Chinese psychiatrists are using the near-death experiences (NDE) of victims of the mammoth earthquake in Tangshan 30 years ago to help people through similar traumas today.
They believe the experiences of survivors of the quake, which claimed 240,000 lives and razed the city of 1.3 million, are helpful for disaster relief efforts and for those dealing with failed suicide attempts.
Feng Zhiying, a psychiatrist who has been specialized in NDE research for nearly 20 years, has begun, with his colleagues, to put their research findings into clinical use.
They questioned 81 survivors - 43 male and 38 female - from the Tangshan earthquake, in which 164,000 people were seriously injured, including 3,817 who became paraplegics.
Seventy-six of those studied were paraplegic.
Feng said it was the biggest study of its kind in the world and had many practical applications.
People threatened by death in natural disasters or accidents were easily frightened and panicked, which would consume their energy substantially and worsen their condition.
NDE could be used to train people on what to expect in a disaster and help those suffering from a major physical trauma to save energy until rescued, Feng said.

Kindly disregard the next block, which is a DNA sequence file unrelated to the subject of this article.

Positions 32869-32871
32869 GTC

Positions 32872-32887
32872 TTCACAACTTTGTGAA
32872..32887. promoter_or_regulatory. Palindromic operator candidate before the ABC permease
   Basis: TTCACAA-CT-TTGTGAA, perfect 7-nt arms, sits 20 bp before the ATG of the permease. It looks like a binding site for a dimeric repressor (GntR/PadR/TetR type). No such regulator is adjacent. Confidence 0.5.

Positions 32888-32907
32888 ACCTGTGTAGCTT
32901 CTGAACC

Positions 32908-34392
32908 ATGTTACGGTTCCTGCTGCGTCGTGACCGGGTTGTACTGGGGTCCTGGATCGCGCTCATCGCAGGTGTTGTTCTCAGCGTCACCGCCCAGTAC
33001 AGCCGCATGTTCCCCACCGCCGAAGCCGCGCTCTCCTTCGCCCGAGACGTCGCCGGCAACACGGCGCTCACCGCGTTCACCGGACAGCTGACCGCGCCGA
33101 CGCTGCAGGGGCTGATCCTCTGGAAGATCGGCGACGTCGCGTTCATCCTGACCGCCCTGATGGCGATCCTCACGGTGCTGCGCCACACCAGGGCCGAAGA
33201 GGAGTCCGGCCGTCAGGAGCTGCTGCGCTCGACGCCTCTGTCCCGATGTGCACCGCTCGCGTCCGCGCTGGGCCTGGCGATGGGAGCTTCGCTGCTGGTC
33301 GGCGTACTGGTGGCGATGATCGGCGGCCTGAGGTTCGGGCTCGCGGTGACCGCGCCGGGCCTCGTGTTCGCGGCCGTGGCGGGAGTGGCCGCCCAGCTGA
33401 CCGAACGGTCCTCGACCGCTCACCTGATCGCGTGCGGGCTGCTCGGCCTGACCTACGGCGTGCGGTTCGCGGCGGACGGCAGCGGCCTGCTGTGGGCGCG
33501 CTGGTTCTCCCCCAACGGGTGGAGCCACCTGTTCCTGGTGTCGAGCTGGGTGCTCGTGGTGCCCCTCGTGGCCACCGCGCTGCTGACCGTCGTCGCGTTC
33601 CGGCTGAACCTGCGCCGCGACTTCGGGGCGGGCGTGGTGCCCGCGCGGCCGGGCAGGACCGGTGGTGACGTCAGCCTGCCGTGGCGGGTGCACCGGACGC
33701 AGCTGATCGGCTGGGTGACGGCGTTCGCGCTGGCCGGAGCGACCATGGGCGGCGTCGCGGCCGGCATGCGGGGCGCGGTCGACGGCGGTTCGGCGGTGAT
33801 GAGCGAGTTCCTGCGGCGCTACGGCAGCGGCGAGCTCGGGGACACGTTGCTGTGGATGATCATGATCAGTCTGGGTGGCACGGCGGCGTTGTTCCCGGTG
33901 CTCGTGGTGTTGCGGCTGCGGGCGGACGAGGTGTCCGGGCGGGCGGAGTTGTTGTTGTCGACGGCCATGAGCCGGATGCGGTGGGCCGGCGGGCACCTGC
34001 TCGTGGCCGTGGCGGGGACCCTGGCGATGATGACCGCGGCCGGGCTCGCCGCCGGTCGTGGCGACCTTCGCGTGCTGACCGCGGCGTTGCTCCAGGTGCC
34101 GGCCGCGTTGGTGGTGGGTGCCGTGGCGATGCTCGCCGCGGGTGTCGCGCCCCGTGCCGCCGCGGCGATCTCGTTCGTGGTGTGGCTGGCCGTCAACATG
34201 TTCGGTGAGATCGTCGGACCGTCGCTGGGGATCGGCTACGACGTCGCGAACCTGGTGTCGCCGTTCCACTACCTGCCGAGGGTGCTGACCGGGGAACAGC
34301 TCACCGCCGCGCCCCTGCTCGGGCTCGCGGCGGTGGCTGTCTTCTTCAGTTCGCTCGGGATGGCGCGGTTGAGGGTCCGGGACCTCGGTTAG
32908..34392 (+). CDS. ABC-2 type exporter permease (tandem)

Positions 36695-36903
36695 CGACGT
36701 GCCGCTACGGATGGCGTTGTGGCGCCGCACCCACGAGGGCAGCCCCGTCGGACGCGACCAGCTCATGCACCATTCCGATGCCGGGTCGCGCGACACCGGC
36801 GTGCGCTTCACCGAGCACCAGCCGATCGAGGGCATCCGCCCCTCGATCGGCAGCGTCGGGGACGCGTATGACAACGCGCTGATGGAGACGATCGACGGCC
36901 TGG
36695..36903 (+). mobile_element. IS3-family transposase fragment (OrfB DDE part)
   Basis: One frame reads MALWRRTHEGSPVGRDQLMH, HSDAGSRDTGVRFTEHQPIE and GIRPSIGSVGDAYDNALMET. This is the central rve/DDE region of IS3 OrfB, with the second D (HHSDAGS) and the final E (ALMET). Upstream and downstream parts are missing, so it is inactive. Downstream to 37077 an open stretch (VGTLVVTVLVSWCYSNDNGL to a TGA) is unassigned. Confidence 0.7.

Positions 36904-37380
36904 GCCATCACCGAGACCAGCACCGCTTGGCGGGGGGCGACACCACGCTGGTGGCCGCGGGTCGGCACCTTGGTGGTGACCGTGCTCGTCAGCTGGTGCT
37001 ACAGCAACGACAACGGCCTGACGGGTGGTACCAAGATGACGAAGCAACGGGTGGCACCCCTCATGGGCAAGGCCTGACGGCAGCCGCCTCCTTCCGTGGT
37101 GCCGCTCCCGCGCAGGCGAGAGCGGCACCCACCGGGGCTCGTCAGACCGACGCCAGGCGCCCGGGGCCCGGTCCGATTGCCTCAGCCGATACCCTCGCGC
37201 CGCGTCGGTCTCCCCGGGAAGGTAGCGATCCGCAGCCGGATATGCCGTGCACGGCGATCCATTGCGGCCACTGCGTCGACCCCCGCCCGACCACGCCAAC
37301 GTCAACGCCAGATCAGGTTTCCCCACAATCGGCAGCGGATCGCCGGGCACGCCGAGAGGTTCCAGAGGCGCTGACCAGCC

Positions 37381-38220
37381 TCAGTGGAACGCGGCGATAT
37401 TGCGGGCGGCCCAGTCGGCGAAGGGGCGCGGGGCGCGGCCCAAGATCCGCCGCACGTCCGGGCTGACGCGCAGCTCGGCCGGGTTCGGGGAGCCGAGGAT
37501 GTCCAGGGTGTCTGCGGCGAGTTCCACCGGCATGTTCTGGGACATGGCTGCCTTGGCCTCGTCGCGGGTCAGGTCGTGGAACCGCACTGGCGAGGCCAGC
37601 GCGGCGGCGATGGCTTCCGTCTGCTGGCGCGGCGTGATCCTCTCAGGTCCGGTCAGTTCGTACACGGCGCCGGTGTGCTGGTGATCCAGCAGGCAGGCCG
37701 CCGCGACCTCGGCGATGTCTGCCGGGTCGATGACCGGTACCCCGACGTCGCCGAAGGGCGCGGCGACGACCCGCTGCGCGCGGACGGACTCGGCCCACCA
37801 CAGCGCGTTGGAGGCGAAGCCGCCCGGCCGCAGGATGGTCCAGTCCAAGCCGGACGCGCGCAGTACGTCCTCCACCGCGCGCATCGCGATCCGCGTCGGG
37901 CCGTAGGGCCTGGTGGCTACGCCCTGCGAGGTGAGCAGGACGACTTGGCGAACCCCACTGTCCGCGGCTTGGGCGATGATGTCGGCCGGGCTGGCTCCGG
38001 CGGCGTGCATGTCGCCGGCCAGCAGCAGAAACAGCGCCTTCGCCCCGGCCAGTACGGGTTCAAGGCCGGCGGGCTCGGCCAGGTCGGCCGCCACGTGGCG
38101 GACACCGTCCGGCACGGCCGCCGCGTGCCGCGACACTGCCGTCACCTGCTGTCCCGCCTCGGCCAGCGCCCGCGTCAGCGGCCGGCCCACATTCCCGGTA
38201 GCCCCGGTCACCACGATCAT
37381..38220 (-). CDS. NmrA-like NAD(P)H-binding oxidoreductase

In psychiatric treatment, pictures and letters about near-death experiences could help those with suicidal ideas or failed suicide attempts improve their value of life, Feng noted.
Knowledge about NDE-influenced character changes would be helpful for treating related psychological problems, he added.
Comparing their NDE study with those done abroad, Feng and his colleagues found that religious and non-religious people had similar near-death experiences.
Feng cited the case of a 23-year-old girl then surnamed Liu, who was paralysed when her house collapsed in the earthquake.
She described her near-death experience: "When I was buried under the house, my thoughts were very clear and sped up. Joyful memories flashed through, including laughing and joking with my friends as a child, affectionate moments with my boyfriend and receiving awards in my factory."
Analytical findings show half of those surveyed had flashbacks of their pasts when they approached death.
"The near-death experience may be influenced by mentality, education, occupation and marriage," Feng said.
Source: China Daily